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Frustrated Leonard Hopes To Grab One More Chance

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Fuseworks Media
Fuseworks Media

By Mark Geenty of NZPA

London, Nov 30 NZPA - You know the rugby job description's getting ridiculous when you're reduced to passing the ball from a mass of bags and jerseys, or a tyre inner tube.

That's what training's been like for All Black Brendon Leonard and his fellow No 9s Jimmy Cowan and Andy Ellis on this tour as they get to grips with how the modern game has made life a nightmare for halfbacks.

The object of the game is to spoil an opponent's ruck ball and as giant forwards push the boundaries and interfere, the little fellas start to feel the pinch.

"We're getting under a bit of pressure at ruck time and teams are getting better and better at counter rucking the ball, and putting the attacking side's ruck ball under pressure and slowing it down," Leonard said.

"You've got to adapt and learn how to clear the ball under pressure. It's something we've been working on. Jimmy did it pretty well at the weekend, a few dive passes... it's something we've just got to adapt to and get better at."

So the old-fashioned dive pass is back in vogue, or even something previously seen as a no-no for any halfback, standing and taking a step to the side before passing.

Some innovation doesn't go astray, and with Ellis the mastermind, All Blacks trainings took on a new dimension in Europe.

The halfbacks have been spied hurling aside team kit from a large pile, then clearing the ball to try and mirror a ruck. Ellis also came up with the plan of passing the ball from an inner tube to get used to some obstructions.

"It was an off the cuff thing. Andy's got a whole lot of new ideas, passing out of tyres... we just simulate the skills we need to get rid of the ruck ball better," Leonard said.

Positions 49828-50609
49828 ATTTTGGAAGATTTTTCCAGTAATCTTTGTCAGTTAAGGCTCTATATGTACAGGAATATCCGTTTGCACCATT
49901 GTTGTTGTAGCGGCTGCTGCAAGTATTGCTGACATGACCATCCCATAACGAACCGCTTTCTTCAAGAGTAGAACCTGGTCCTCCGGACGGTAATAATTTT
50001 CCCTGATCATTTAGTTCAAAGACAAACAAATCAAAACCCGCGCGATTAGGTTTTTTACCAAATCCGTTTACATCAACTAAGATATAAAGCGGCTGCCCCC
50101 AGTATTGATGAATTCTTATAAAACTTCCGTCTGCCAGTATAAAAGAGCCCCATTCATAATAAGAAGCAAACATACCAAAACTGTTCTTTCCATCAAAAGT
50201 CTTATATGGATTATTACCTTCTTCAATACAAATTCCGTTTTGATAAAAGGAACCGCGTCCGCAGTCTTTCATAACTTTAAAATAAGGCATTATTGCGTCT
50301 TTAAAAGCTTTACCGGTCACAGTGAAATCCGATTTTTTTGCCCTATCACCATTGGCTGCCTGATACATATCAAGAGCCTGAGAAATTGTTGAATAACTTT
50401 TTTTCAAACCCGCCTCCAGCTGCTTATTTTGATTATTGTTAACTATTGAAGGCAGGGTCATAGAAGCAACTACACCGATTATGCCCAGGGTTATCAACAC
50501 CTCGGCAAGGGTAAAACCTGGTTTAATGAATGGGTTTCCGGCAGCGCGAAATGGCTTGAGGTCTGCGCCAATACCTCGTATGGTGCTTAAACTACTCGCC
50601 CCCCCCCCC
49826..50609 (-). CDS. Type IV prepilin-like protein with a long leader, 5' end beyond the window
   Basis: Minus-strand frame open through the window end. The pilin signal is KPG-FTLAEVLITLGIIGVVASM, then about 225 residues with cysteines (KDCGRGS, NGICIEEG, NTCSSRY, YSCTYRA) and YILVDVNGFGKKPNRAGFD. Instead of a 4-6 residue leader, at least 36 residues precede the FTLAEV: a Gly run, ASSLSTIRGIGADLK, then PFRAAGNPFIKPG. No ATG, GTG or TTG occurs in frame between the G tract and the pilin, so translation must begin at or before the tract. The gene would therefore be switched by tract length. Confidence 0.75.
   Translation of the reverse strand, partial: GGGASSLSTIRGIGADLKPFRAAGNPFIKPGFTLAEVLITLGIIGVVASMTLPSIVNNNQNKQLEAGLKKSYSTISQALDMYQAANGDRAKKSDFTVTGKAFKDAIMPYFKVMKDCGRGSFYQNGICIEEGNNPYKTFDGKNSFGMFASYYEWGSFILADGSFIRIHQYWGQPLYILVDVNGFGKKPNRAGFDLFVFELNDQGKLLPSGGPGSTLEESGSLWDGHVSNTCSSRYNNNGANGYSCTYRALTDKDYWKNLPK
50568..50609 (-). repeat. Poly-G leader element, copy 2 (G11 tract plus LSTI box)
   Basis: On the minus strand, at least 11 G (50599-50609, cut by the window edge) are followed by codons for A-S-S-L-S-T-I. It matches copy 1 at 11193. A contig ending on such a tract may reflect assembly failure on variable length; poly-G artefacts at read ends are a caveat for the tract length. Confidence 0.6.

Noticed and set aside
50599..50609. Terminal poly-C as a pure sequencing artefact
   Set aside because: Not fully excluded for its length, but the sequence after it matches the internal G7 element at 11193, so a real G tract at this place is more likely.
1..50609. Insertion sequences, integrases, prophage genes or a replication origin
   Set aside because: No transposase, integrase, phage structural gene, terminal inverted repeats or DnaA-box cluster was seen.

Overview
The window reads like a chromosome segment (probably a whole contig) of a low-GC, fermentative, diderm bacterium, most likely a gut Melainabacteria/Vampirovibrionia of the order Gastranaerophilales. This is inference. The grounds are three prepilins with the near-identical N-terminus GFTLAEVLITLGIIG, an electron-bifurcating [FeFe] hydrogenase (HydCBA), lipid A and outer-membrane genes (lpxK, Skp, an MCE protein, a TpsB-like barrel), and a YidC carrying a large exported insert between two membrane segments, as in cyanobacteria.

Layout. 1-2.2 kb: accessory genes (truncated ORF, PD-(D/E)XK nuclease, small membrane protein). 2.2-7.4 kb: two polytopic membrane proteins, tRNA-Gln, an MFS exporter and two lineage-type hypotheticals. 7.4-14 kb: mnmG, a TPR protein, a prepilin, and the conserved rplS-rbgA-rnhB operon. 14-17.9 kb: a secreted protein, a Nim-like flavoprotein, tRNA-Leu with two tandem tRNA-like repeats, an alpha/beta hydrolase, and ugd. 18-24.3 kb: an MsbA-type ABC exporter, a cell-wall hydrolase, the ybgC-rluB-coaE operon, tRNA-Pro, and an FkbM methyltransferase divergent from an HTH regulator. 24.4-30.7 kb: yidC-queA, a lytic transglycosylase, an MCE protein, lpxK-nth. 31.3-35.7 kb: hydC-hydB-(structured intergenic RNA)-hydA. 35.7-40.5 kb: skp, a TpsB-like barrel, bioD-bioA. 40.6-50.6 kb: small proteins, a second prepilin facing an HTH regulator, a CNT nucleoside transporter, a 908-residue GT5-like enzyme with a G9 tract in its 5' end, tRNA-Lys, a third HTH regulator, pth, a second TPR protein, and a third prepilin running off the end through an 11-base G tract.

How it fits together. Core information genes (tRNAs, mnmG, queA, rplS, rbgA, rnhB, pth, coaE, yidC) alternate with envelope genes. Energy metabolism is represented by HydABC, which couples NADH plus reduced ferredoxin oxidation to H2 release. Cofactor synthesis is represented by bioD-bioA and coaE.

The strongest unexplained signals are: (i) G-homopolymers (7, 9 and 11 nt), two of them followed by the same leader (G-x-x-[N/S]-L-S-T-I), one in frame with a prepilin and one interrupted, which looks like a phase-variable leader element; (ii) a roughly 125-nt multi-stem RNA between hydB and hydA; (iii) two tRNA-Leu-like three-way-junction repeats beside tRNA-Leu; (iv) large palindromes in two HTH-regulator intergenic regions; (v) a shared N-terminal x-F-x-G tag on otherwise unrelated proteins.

Ellis departed for home after Sunday's 39-12 win over France to be with his pregnant wife, meaning Leonard will be favourite to get one final crack at the All Blacks' No 9 jersey against the Barbarians at Twickenham on Sunday (NZT).

There's been little other than hurling passes out of the kit pile for Leonard since he started the 19-12 win over Wales in Cardiff on November 7.

In three subsequent tests the Waikato halfback slipped down the order and wasn't required for the bench as Cowan and Ellis shared duties.

Cowan struggled to clear the ball effectively against England but was more of a factor in the faster, more open contest in Marseille, while Ellis also found it tough in his one start against a tough Italian pack.

So it's left to Leonard to show his wares one final time -- and a likely duel with Springboks maestro Fourie du Preez -- after a frustrating year.

"I'd love to go out there and have a great game but it's about not really putting that pressure on myself, just making sure I do my job for the team. From there I can start building into the game," he said.

"It's hard when you haven't played week to week, one-off games you've got to make sure you do the job right, first off."

Leonard said he was reasonably happy with his performance against Wales, but has only started two of the All Blacks' 14 tests in 2009, with two other bench appearances.

After an injury-hit early season, Leonard hasn't recaptured the blistering form which saw him debut two years ago.

He hoped he could reignite his running game at Twickenham, but that depended on how his pack went against a powerful Barbarians lineup including Springbok Victor Matfield.

Meanwhile, hooker Aled de Malmanche has been released from the squad after being summoned as cover for now-fit Corey Flynn.

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